“This plan that Senator McConnell is working on…would give the President the authority to raise the debt ceiling and then give Congress the right to disapprove it. And it would then be passed over a presidential veto because the thinking is that there are not enough votes in the Senate--Republican votes--to override a veto. Isn’t that really just a way of raising the debt ceiling by giving the people that don’t want to take responsibility…a cover story?” Schieffer asked. “…That seems to be kind of the height of hypocrisy to me.”
When pressed by Schieffer as to whether he would support the McConnell plan, Coburn, an influential conservative, said: “I think the McConnell plan…is a great political plan. It takes the pressure off all of the politicians but allows us to pass a debt limit without making the hard choices that this country has to make. …I haven’t firmly decided, but I am unlikely to support it at this time. …I don’t care about the politics anymore. If it doesn’t solve the policy problem for this country, I’m not going to support it.”
The News Corp Scandal
The debt-ceiling drama is rivaled only by the fear and loathing surrounding the phone-hacking scandal that is threatening the media empire of News Corp mogul Rupert Murdoch.
Last Friday, two top Murdoch lieutenants, Les Hinton and Rebekah Brooks, resigned; Brooks was arrested Sunday; the head of Scotland Yard stepped down; and News Corp took out full-page ads in British papers to offer an abject apology.
And the scandal seems to be crossing the Pond.
On Meet the Press, Senator Durbin said: “…There are questions about whether the Foreign Corrupt Practices Act has been violated by Rupert Murdoch and his news empire. And what's going on in England is startling. …We need to follow through with the FBI investigation and also with a congressional investigation.”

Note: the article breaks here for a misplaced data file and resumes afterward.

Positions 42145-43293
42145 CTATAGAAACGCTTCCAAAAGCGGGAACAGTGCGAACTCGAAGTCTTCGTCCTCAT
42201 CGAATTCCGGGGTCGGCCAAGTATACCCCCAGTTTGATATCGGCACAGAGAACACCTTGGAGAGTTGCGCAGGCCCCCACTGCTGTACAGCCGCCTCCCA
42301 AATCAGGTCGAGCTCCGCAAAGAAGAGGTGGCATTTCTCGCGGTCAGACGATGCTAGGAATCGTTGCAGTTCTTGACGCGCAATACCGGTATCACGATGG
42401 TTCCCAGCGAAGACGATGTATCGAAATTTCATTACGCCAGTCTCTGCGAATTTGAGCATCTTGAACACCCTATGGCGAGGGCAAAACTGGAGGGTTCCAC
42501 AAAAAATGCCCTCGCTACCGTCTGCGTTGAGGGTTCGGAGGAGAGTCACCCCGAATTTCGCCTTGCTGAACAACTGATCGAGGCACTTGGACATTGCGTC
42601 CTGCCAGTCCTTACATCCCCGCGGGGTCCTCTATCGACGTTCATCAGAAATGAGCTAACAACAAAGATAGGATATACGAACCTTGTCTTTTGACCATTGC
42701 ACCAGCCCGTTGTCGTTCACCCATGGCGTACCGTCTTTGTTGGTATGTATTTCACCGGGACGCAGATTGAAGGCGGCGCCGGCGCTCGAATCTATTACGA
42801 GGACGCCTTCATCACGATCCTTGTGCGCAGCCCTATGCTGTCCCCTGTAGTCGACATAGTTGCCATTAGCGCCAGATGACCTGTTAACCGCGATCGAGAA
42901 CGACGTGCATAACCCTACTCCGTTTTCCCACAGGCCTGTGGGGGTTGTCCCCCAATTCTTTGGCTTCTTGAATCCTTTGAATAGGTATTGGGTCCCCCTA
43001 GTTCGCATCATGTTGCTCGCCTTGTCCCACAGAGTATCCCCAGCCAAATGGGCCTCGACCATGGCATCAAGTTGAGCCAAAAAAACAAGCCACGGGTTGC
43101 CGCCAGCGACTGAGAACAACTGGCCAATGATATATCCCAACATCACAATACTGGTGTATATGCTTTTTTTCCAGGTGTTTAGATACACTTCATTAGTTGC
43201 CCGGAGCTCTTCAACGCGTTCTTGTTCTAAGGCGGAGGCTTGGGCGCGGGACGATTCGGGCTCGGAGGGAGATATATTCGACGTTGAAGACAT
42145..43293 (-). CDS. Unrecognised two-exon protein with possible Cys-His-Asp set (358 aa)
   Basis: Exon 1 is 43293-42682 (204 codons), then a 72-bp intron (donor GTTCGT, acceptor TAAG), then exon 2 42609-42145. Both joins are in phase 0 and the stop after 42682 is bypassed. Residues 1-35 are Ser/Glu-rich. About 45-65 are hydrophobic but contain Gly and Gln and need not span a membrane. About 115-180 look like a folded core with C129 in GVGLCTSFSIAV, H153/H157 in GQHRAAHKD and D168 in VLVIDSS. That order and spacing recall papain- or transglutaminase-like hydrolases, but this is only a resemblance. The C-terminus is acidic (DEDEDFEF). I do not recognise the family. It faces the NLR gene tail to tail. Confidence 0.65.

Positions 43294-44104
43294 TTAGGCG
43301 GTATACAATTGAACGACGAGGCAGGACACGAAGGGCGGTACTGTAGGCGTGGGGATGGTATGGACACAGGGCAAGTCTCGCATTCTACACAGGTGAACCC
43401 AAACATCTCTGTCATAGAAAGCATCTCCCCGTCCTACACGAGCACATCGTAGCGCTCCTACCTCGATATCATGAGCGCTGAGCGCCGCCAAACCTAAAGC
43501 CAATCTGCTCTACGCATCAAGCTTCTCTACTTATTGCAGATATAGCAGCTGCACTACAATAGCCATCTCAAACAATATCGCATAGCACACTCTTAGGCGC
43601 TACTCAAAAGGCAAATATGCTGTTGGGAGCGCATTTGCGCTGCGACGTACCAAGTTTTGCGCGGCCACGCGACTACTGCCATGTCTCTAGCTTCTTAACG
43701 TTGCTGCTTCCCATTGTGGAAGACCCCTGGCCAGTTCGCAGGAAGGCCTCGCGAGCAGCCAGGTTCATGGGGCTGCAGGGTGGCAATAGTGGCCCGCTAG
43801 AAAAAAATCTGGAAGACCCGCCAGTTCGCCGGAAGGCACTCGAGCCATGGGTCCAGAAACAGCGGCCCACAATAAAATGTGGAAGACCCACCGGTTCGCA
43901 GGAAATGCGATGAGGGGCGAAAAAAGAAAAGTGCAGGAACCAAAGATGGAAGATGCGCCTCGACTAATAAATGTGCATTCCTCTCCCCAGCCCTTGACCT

On CNN’s State of the Union, Candy Crowley caught up with former New York Mayor Rudy Giuliani, who is mulling another run for the Republican Presidential nomination.
“I think raising taxes would be a disaster for our economy right now,” Giuliani said. “We should be slashing our corporate tax in half. I mean, it's ridiculous. We have the highest corporate tax in the world and we complain about money going overseas. Why does money go overseas? Because the tax rates are half of what they are in the United States and we're still stupid enough to keep a 35 percent ceiling on our tax increase and sell it to the public like, ‘Oh, gee, let's tax the rich.’ Well, what we're doing is, sure, we're taxing the rich, but we're taxing ourselves out of jobs.”
On same-sex marriage, Giuliani said: “I think that marriage should be between a man and a woman, but I think that the Republican Party would be well-advised to get the heck out of people's bedrooms and let these things get decided by states. And the reality is that this is something that New York decided by a democratic vote. I think it's wrong, but there are other things that I think are wrong that get decided by democratic vote.”